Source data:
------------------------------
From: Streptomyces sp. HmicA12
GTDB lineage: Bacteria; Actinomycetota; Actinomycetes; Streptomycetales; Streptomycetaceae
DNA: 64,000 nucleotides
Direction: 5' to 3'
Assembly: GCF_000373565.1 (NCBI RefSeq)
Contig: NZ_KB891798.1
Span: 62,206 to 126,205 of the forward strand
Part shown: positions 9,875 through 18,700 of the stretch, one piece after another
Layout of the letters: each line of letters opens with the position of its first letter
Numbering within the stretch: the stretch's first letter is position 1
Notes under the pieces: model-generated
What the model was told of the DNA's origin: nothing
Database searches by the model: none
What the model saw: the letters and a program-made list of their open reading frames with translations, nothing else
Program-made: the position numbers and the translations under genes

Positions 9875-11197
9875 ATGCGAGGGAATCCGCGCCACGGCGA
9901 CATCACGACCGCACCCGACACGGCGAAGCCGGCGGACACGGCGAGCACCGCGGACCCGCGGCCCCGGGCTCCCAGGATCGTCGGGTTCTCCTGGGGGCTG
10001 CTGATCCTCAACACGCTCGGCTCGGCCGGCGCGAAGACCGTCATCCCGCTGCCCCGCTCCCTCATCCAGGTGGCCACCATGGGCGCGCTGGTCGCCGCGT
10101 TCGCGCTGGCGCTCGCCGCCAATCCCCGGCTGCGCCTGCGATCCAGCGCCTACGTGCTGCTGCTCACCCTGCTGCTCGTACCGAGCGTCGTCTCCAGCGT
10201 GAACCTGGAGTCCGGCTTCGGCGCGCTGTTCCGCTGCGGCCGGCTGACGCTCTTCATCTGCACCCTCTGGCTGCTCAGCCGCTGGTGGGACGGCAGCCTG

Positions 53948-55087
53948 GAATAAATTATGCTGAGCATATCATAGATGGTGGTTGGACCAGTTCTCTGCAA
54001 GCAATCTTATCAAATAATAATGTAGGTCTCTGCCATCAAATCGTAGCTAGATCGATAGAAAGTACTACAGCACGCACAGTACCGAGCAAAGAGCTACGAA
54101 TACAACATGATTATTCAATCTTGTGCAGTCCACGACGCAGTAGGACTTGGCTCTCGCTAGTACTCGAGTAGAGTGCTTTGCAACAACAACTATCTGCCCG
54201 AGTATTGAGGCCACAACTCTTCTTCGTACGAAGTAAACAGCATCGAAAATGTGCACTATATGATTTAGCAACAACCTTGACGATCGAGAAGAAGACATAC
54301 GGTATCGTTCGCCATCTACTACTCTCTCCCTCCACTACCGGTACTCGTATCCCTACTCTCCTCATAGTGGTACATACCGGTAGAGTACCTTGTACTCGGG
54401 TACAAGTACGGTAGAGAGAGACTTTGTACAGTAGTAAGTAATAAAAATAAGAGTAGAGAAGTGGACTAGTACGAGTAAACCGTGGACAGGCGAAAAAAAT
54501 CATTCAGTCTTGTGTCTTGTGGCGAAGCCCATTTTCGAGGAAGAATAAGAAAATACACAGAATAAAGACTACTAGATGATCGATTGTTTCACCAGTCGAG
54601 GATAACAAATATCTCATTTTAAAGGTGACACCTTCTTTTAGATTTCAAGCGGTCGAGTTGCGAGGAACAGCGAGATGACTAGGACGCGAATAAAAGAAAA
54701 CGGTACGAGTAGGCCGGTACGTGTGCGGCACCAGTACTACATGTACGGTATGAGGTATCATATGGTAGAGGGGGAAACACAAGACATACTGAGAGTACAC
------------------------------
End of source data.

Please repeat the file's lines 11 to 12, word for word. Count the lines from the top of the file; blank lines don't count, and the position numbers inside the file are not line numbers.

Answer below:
Notes under the pieces: model-generated
What the model was told of the DNA's origin: nothing